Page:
Mail Order Wife Movie Review
First off: It's a mockumentary. Don't start thinking Christopher Guest and Eugene Levy; think Remy Belvaux and Andre Bonzel's Man Bites Dog. Adrian (Adrian Martinez) has agreed to let a three-man crew to follow him as he orders, weds, and begins to live with a Chinese Mail order bride, in exchange for a little help with the cost. After three months of sending letters, Lichi (Eugenia Yuan) comes to America and weds Adrian. We start seeing subtle sadistic behavior in Adrian as he makes her watch his snake devour a mouse and then attempts to get her tubes tied... without telling her. Things get darker and flat-out creepy after that, and she begins to see the documentary's director Andrew (Andrew Gurland). They date and eventually get married too, and things start off well, but it's all downhill from there, and boy, do I mean it.
It's apparent from the first moments Lichi enters the film that Gurland and Botko aren't here to make us laugh, at least not only make us laugh. The way that Adrian's disturbing rituals and sexual obsessions unravel in the story has the distinct feeling of an unknown person walking right behind you at 3 A.M. Martinez has a refined comic ability to make even the sleaziest and deplorable of actions and requests seem equal parts hilarious and sinister; you can't take your eyes off him. When Lichi starts to see Andrew, we see how there aren't many differences from the way Adrian was and the way Andrew is, it's only that Andrew's rituals and obsessions are a bit more acceptable. The film wants to capture the male ideas about marriage that have survived past the women's liberation movement and the equal-sex laws. Its aim is to see how all the bad ideas are still there, the patterns just got sneakier. I'm not sure if I agree full stock, but it conjures up a peculiar fascination as we see the control issues that both Adrian and Andrew share: sex, cleaning, money, food, dominance, and the living space. Andrew starts sleeping with Lichi while he is seeing Merritt, a woman who we can see demands shared control. Maybe we all just want geisha girls, as Andrew's mother proclaims at one point. There are no easy answers in the film, or in the issues it raises.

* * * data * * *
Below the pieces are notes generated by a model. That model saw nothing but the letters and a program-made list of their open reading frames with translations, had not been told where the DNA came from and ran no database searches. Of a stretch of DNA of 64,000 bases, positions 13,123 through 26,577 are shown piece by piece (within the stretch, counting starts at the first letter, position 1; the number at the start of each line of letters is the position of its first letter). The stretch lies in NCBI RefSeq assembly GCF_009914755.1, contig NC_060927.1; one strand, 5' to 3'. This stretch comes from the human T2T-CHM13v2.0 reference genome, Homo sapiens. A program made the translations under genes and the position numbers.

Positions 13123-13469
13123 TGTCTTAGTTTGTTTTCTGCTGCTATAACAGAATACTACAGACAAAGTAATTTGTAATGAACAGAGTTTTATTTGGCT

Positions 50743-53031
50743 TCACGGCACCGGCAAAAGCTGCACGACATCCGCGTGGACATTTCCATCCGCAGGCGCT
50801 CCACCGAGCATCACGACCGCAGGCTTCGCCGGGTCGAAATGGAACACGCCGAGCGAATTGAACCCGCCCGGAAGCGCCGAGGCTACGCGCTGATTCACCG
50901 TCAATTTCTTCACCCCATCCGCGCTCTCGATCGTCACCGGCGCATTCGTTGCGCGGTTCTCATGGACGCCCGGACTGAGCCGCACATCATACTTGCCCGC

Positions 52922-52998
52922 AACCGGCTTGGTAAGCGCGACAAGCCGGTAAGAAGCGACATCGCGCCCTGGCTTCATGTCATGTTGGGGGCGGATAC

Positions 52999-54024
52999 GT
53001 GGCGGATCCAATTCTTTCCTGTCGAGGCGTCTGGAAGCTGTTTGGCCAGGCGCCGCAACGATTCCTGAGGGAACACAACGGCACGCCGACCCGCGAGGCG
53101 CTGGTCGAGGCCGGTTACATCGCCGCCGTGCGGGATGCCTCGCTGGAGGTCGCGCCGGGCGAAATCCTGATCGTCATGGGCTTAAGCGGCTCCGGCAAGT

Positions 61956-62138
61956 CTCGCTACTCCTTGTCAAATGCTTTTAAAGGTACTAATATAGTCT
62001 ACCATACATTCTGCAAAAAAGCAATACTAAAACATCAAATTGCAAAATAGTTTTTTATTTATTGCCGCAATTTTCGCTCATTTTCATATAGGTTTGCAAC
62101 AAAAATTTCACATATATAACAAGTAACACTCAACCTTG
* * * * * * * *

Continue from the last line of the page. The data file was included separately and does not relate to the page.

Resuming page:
The film loses steam and focus in its last quarter, but Martinez and Gurland keep the bruising laughs coming, with help from Huck Botko's father. The film doesn't have the flow or the charisma of the classic Man Bites Dog, but there's no doubt that it has the same knack for sniffing out our dark areas without pity. It's the sort of filmmaking that's designed to create a paradox of humor and uneasiness to make us face problems that we might not want to (think Solondz and LaBute). We might all just be marrying our own expectations of control, no matter how nice and equal we think we're being. Are you sure you take this bride?